When I first started writing generative graphics code as a student, I spent hours trying to decipher existing work, I wanted to understand how certain mechanics were built, simple things like attractions, avoidance, movement along a curve, simple physics… etc. The list seems endless and I have from time to time found myself back in the mindset of my student days, trying to work out how existing code pieces are built to then add this particular technique to my toolset. In a way it’s similar to the way much design was taught in the old days, you study with a master of the field and in due time, you move on and create your own footprint.
Jonathan Puckey has been making amazing work with Jürg Lehni’s Illustrator plugin Scriptographer. In particular I have been (for a while now) fascinated with the Delaunay Portraits series. With a custom Scriptographer script, you can create simplified renderings of an underlying image.
So I built the ‘Puckey Portrait Machine’ in Processing.
I wanted to understand the dynamics of the Delaunay-Voronoi relationship and I wanted to learn to control it - there’s a certain beauty in exploring mathematics from a naive standpoint, poking at it, changing variables adding bits to see if it breaks. I still do this some times. But in this learning exercise I wanted to gain control and be specific.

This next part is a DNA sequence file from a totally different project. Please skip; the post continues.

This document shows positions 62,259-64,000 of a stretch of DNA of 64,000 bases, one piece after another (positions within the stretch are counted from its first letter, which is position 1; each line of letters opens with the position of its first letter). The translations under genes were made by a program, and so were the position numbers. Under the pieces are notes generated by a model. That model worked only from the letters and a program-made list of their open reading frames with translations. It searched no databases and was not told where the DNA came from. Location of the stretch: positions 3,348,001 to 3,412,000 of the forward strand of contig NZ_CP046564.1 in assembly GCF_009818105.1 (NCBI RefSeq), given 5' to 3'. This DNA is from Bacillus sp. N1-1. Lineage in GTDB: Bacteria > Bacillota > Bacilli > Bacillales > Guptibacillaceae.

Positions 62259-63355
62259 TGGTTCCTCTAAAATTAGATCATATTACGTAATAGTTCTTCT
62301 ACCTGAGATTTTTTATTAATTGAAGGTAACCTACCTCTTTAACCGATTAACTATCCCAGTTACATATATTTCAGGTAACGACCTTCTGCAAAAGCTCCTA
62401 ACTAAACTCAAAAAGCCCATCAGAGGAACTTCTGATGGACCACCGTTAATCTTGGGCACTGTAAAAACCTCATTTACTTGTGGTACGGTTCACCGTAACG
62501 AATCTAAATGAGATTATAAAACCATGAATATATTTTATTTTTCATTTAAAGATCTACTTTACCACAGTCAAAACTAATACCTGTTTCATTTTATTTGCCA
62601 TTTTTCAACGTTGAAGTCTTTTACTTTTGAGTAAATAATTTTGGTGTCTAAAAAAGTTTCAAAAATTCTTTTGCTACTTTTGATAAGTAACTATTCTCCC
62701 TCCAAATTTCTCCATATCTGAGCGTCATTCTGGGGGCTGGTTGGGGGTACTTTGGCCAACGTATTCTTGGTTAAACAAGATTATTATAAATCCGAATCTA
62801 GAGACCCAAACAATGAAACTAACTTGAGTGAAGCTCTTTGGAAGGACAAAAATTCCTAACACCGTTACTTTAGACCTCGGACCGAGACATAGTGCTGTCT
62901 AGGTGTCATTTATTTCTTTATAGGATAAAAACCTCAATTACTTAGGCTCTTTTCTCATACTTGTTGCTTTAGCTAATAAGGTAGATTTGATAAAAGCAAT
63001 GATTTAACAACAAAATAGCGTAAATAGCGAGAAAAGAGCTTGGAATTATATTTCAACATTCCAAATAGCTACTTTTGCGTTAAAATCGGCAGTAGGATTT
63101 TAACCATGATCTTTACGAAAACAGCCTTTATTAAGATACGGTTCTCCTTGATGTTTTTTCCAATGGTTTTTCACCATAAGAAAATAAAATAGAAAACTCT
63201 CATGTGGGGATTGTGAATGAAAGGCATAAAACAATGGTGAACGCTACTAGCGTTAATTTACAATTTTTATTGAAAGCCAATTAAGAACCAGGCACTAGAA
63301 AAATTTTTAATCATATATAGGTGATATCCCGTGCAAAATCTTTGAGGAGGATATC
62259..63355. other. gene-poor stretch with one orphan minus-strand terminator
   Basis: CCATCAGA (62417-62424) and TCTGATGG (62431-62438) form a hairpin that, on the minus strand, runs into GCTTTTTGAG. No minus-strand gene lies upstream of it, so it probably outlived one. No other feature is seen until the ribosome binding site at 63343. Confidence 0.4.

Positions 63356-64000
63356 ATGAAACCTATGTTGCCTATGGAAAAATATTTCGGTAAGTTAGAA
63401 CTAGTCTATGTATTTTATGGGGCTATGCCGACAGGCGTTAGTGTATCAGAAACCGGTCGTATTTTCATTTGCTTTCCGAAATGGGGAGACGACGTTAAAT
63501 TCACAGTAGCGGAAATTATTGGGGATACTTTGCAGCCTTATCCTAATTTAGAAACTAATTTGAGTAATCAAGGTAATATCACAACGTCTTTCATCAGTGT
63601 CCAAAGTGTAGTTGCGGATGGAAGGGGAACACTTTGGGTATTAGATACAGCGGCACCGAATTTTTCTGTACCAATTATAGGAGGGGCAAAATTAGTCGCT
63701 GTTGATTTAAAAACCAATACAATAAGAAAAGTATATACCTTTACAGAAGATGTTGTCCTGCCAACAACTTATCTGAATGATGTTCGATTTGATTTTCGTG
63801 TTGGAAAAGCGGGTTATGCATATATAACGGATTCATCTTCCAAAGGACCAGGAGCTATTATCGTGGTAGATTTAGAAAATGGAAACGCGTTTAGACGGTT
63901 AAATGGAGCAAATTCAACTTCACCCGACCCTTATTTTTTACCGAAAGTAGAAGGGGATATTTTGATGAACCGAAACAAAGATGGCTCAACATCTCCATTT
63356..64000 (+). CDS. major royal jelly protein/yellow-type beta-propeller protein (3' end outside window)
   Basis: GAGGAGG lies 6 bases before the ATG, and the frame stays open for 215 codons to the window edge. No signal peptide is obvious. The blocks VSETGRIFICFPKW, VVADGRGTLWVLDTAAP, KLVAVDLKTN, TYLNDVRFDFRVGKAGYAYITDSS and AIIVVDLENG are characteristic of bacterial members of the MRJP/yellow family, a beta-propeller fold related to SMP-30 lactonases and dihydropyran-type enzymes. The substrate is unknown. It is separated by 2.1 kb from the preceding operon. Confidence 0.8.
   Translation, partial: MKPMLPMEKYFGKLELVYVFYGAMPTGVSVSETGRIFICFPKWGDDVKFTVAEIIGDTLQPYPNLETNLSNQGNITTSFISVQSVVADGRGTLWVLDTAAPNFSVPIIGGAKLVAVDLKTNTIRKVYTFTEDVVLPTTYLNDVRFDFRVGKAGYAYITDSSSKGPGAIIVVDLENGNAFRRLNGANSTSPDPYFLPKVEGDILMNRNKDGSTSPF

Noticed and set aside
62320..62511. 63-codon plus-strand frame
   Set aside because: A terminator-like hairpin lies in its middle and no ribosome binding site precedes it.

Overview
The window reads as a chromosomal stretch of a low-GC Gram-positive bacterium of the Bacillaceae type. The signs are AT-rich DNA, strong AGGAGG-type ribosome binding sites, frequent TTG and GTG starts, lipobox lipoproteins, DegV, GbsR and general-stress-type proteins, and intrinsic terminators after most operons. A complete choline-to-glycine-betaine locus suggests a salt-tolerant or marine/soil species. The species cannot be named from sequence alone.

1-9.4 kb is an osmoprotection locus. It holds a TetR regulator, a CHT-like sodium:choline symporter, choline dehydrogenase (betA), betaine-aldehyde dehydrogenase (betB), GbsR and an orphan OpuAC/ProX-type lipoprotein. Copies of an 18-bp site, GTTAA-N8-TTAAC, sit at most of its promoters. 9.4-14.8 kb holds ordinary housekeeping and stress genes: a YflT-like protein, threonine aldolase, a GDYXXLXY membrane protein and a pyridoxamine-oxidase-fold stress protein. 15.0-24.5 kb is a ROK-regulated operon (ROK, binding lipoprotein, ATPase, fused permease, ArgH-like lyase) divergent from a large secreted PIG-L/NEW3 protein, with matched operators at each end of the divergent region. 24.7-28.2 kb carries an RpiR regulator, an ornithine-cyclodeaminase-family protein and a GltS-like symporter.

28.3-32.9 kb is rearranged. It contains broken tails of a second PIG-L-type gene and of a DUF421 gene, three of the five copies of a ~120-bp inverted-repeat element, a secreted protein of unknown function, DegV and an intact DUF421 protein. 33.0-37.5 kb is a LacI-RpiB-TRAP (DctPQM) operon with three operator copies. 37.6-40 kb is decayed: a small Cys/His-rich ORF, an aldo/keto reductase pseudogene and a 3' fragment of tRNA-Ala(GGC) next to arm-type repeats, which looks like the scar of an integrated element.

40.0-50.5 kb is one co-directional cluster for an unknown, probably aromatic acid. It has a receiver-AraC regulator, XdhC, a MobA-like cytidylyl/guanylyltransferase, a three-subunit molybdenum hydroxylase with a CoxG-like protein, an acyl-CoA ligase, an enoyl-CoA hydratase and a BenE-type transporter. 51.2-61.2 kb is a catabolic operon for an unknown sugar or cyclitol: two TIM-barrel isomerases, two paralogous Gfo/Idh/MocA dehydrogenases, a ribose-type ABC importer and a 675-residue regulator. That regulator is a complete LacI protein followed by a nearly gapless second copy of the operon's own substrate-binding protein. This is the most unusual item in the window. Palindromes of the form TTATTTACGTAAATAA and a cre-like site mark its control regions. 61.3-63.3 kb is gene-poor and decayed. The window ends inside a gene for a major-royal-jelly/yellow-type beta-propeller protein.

I made it a point to try and hit Puckey’s style and aesthetic as close as I could to ensure I was harnessing the mathematics correctly (and not just blindly creating some random, accidental experiment). So far the software has two main drawing modes.
In this mode, you manually place each point with the mouse, this adds the control needed to get to the aesthetics that Jonathan Puckey has in his work, and this was my initial aim.
Following this, I wanted to experiment with more automated renderings, so I wrote a mode to automatically fill the screen with points. This saves a lot of mouse clicking, but complete takes away the ability to control the output. As expected a series of random points on a screen are distributed fairly evenly which results in a muddy and not too interesting result.
I wanted to have the ability to add more detail to certain places of the geometry while keeping the overall randomly generated state mesh. This would allow me to add detail to iconic parts of the face, like eyes and lips.
All of these can of course be exported out as Illustrator vector files and printed in huge formats and in such, they very much relate to the original software piece by Puckney.